Illinois can expand its legacy as a leader on reproductive rights
As long as uninsured Illinoisans struggle to afford reproductive care, the state legislature must blaze a trail by developing programs for all those in need, regardless of medical coverage.
When Gov. J.B. Pritzker signed the Youth Health and Safety Act, he protected the health of hundreds of thousands of Illinoisans. The repeal of the Parental Notice of Abortion Act returns bodily autonomy to young people who are often stripped of it.
As reproductive rights continue to endure assaults across the country, Illinois is taking a historic step and setting a nationwide example.
Since 1995, the PNA has prevented minors in Illinois from accessing abortion care without notifying their parents. It’s one of dozens of similar laws across the U.S. Thirty-seven states require parental involvement for a young person to access abortion care.
These restrictive laws prevent millions of young people from accessing constitutionally protected health care. And they cause particular harm to those who face the highest barriers to care already: people of color, including Asian Americans and Pacific Islanders.
It’s often assumed that restrictive abortion laws don’t affect the AAPI community. But my organization, the National Asian Pacific American Women’s Forum, headquartered in Chicago, sees the needs and circumstances of our community first-hand.
We know that cultural stigmas make Asian teenagers less likely than their peers to discuss sex and unplanned pregnancy with their parents. They are also less likely to discuss pregnancy prevention with their doctors, partly due to fears that their conversations will not be confidential.
As a result, reports suggest Asian American women access reproductive healthcare at lower rates than white women — and they are more likely to use cheaper, less effective methods of birth control. For instance, while 89% of white women have used birth control pills, only 57% of AAPI women have done the same.
Asian American immigrants face even more challenges. Parents with limited English proficiency — a third of Asian Americans in the U.S.— may struggle to give consent, while 11 states with parental notification laws require parents to provide government-issued identification. These requirements are particularly harmful for a community that makes up 30% of all immigrants and where one of seven is undocumented.
Parental notification laws are just one of the anti-abortion restrictions Asian Americans face. In 2011 and 2015, prosecutors in Indiana targeted two Asian American women under their state’s feticide law, arguing that even a suicide attempt while pregnant could amount to a self-induced abortion. And bans against sex-selective abortions across the country have been based on anti-Asian stereotypes.
But Illinois offers a model of how states can uphold and enshrine reproductive rights. Repealing the Parental Notice of Abortion Act is the latest in a series of ground-breaking actions the state has taken to protect abortion access. In 2017, Illinois led its neighbors in extending abortion coverage in state health insurance and Medicaid. And in 2019, Gov. Pritzker signed legislation that established a “fundamental right” to abortion under the state constitution.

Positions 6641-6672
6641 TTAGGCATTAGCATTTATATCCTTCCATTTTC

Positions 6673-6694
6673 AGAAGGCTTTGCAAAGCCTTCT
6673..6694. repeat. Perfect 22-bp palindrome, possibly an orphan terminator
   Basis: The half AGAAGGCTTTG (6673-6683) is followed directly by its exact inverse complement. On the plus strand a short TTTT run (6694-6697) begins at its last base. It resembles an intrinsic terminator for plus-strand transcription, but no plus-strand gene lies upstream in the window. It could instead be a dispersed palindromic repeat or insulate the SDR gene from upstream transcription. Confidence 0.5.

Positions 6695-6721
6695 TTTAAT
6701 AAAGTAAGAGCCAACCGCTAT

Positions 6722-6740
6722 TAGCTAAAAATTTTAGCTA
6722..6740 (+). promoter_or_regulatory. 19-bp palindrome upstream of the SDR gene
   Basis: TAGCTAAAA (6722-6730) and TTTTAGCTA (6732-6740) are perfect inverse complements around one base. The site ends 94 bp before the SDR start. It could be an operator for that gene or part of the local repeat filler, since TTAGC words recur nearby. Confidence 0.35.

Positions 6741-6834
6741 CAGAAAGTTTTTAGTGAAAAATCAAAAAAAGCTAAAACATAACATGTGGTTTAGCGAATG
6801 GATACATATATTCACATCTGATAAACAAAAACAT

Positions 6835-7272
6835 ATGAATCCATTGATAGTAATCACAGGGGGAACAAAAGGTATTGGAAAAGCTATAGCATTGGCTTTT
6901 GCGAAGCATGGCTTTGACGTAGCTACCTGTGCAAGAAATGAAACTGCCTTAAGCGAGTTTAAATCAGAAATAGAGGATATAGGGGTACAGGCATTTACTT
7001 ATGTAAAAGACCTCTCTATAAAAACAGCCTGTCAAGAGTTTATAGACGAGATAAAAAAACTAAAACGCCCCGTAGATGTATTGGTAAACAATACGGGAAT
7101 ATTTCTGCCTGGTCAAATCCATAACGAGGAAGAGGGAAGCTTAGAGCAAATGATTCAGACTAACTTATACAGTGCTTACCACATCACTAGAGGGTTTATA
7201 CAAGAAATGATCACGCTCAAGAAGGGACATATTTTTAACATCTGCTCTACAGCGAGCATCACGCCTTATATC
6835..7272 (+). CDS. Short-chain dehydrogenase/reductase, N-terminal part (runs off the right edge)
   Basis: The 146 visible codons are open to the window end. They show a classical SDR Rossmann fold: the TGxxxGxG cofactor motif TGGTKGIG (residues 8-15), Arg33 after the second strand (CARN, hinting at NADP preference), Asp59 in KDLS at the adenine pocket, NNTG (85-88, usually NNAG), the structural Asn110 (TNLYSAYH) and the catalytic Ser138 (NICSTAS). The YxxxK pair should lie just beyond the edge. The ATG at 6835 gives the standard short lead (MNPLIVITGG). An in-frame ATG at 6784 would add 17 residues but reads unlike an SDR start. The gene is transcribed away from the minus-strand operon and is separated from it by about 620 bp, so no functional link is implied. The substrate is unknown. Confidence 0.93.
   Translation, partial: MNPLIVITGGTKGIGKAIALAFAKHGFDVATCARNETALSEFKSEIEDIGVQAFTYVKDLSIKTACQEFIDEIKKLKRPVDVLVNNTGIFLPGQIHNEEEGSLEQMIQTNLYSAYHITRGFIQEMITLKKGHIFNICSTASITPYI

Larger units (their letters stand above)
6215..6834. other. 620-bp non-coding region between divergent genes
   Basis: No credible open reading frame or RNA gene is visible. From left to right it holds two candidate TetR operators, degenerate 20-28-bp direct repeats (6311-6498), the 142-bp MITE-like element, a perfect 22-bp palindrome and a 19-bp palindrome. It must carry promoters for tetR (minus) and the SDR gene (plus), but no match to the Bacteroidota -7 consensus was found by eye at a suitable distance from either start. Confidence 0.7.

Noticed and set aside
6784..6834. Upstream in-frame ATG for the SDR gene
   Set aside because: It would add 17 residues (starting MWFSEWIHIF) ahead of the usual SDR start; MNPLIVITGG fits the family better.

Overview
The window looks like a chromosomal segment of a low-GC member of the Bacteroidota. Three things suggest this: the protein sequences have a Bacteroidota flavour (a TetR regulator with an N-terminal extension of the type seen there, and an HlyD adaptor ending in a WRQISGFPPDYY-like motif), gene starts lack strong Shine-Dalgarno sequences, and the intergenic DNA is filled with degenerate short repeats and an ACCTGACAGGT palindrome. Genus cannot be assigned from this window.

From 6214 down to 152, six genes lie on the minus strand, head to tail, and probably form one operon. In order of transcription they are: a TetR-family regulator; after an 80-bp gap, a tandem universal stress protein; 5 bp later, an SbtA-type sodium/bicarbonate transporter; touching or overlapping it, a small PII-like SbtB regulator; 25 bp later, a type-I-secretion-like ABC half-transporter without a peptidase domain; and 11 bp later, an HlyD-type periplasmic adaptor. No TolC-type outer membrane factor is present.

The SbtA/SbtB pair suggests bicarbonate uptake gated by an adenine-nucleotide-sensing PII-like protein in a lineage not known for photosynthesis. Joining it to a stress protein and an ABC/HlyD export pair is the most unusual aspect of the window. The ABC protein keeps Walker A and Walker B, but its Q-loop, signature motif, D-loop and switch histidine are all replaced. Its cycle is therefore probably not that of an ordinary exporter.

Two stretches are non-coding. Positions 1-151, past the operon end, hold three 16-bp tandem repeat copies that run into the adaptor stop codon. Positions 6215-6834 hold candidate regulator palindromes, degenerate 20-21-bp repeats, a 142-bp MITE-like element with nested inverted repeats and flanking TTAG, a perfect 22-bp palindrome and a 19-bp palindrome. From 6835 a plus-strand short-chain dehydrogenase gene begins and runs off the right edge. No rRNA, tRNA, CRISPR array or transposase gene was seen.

Such legislation is more urgent than ever — especially as neighboring states accelerate their attacks on reproductive rights. Illinois is the only state within 500 miles with a constitutionally-protected right to abortion; its nearest neighbor explicitly protecting abortion rights is New York. And nearly every state bordering Illinois has passed strict anti-abortion laws that could go into effect immediately if the U.S. Supreme Court overturns or curtails Roe v. Wade.
In this way, the Prairie State has become a safe haven for those seeking reproductive healthcare in the Midwest. In 2018, almost 6,000 women visited Illinois from out-of-state for abortion care — a number that has surely increased. During the pandemic, women from Missouri began traveling to Illinois for abortion pills in droves.
The courage of these women is a clarion call for Illinois to maintain its leadership on reproductive rights — and to extend it.
As long as uninsured Illinoisans struggle to afford reproductive care, the state legislature must blaze a trail by developing programs for all those in need, regardless of medical coverage. This expansion must include everyone who accesses abortion care in the state — including those forced to come from elsewhere. Although Illinois’ Medicaid only applies to state residents, the legislature should ensure that people from out-of-state do not face additional barriers to reproductive healthcare.
Illinois’ Youth Health and Safety Act sent young people an important message: their autonomy is inviolable and their choices deserve respect. And by making full health care available to all, Illinois will secure its legacy as a leader in reproductive rights.
Sung Yeon Choimorrow is executive director of the National Asian Pacific American Women’s Forum.
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